Specialists in Manufacturing

Author: Vincent Bull in: Customer Relationship Management (CRM)

August 22, 2022

Specialists in Manufacturing

Looking to perfect one area of one sector of one industry can reap positive rewards. This can be seen across the globe, where companies that have specialized in making or selling a very select service have thrived, specifically because they are the best in their very limited product offering.

These specialists come in two types: Niche product provider and Customer-type product focus.

  • Niche specialists focus on a specific product. They will make this product better than most any diversified company. For example, a coating company or a firm that specializes in wrapping cars but does no other body work or paint.
  • Customer specialists focus on providing service to a specific customer market. They are more like a partner, providing insights into their chosen industry and knowing the ins-and-outs of dealing with that market. For example, a manufacturer that supplies aerospace companies or an insurance company that only deals with motorcycles.

In manufacturing, this is not news. You can probably lose count of the number of specialized subcontractors that you know about. Companies that specialize in coating, laser cutting, finishing, packing, etc.

Spotting a Specialist

There are 5 key things that specialist companies do to be leaders in their field and maintain their competitive advantage:

Specialized Knowledge

A manufacturing specialist will show and maintain specialized knowledge in their market. They will have stronger insights into that market, often with a better understanding of regulations, technical specifications, service capabilities, or installation requirements than their diversified competitors. This gives them an advantage by knowing more than the competition, but often knowing more about than their client. It is a value sale that gives them a position as more of a partner in their client’s future venture and shows the client that if the cost is higher, it is because you are paying for better.

Selective of Customers

There is always an interesting sense that you can get from a salesperson that will recommend a different supplier to you. That is the mark of a true specialist. They could make the sale, but as your prospective partner, they would prefer to refer your business to a better supplier this time, as their speciality is just outside their comfort zone.

Value-Based Sales

Related to the last point, a specialist isn’t trying to sell you a product, at least, not at first. You could even say that a clear sign that you are dealing with a specialist that understands your business is that they don’t try to sell you anything in the first few meetings. Their first goal is to confirm that you are a suitable customer for them. They will ask questions to understand your pain points. Only when they are sure that they are a good choice will they discuss your future partnership. This also makes procurement departments a natural enemy to the specialist as they are not competing on cost but on value. Instead, they need direct meetings with affected departments to help you understand how they can help you.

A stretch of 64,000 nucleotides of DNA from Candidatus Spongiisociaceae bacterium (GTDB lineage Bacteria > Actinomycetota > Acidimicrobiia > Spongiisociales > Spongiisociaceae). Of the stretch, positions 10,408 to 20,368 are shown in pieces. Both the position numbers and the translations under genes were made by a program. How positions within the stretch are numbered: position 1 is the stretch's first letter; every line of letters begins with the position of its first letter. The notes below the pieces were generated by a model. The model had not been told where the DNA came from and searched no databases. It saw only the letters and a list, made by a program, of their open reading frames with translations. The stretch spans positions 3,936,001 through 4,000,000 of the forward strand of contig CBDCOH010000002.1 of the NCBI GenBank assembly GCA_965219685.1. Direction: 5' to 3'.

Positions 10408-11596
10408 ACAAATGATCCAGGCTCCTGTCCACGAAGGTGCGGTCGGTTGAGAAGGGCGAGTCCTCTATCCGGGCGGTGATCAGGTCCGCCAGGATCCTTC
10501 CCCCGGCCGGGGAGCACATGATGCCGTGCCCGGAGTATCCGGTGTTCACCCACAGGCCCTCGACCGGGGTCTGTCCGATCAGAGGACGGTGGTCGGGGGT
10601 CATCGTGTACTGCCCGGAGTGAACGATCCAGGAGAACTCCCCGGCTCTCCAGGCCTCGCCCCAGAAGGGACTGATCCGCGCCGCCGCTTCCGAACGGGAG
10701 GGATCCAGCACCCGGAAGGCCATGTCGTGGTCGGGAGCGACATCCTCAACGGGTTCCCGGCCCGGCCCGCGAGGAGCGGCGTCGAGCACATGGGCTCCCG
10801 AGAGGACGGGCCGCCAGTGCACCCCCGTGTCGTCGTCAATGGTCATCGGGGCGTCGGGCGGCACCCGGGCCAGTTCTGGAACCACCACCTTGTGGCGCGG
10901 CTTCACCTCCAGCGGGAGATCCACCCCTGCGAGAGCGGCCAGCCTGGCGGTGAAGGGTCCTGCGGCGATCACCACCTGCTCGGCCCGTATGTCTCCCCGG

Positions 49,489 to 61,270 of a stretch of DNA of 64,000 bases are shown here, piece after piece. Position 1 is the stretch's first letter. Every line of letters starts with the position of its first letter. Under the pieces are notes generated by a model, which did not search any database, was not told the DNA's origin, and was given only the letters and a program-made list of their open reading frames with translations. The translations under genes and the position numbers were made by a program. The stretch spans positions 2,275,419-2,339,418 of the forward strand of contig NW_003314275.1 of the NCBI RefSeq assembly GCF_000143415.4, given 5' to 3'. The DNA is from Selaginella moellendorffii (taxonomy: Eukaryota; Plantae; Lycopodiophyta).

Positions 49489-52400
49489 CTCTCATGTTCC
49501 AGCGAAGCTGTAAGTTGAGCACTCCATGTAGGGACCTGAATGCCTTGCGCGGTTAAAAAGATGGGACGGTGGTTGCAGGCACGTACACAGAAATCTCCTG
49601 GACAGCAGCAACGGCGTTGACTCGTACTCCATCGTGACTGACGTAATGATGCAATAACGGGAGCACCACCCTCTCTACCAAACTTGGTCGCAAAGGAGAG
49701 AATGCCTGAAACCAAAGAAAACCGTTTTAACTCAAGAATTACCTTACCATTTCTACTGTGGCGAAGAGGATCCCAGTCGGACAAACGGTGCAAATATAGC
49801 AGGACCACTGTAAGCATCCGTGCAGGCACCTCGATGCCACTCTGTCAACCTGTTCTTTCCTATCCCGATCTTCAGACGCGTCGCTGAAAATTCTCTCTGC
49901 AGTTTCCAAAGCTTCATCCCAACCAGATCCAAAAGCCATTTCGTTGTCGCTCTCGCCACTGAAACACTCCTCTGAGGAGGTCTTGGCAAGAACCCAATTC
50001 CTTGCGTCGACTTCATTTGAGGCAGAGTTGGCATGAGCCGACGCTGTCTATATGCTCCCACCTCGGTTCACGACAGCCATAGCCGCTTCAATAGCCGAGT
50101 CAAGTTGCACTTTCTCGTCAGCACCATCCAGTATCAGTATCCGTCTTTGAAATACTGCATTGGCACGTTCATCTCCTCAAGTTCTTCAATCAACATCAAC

Leveraging Partnerships

The specialized provider will have a network of collaborators, suppliers, and other companies that they can refer to. Their own ecosystem of business connections and competitors. These collaborators will have a mutually beneficial relationship with the specialist, with business being referred to one another, based on client suitability. They do this to ensure that their clients have the best product and service.

Focused Expansion

A specialist will understand when and where to expand their operation while dodging the temptation that comes from similar products, services, or markets. They will understand that even if they have customers urging them to foray into new fields, that they aren’t something they are equipped to deal with. Often, they will understand that advancing requires a difficult investment in human capital that is either difficult to acquire or difficult to rationalize on the longer term.

Conclusion

Being a specialist comes with its own set of advantages, like a smaller but specialized workforce, or more referral business. Using your specialist suppliers can come with it’s own set of issues, like tracking orders, or sending and receiving shipments.

OnRamp ERP offers a better way to track your subcontractors, the routing steps that you need them to perform, the orders you have shipped to them and received, and the invoiced amounts for your subcontract vendors.

And for specialized manufacturers, OnRamp ERP is a full-featured ERP that can help you with everything from quote to cash.

Agree/ Disagree? Tell us what you think below!

 

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